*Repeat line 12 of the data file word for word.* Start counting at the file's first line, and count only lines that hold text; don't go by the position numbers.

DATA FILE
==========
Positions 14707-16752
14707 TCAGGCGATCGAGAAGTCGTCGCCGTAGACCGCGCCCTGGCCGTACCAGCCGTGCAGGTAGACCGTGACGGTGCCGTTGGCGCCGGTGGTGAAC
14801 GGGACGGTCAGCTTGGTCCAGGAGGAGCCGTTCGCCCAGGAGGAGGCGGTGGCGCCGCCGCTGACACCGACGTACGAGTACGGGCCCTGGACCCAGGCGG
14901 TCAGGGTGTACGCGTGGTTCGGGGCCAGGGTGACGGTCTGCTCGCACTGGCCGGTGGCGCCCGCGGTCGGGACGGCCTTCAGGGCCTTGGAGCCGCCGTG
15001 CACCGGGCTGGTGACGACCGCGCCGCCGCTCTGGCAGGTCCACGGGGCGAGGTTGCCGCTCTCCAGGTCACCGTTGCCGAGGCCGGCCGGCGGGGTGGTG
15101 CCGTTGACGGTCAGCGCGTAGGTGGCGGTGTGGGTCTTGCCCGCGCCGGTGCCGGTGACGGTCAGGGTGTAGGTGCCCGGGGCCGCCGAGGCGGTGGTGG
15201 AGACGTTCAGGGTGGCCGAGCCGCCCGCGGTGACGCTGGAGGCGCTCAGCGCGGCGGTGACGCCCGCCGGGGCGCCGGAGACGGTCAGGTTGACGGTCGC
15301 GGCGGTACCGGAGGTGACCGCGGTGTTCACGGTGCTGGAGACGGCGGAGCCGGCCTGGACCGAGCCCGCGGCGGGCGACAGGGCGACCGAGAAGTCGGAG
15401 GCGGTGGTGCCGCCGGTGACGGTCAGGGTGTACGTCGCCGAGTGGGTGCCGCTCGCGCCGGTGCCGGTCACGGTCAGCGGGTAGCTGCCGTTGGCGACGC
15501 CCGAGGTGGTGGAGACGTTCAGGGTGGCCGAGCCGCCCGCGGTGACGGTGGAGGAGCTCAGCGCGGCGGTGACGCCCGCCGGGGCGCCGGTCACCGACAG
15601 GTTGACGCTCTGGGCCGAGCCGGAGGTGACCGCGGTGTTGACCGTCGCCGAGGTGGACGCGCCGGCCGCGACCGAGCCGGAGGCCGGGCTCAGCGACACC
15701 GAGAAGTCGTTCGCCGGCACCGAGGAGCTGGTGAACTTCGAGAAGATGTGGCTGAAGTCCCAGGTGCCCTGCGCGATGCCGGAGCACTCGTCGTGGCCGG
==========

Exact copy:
15701 GAGAAGTCGTTCGCCGGCACCGAGGAGCTGGTGAACTTCGAGAAGATGTGGCTGAAGTCCCAGGTGCCCTGCGCGATGCCGGAGCACTCGTCGTGGCCGG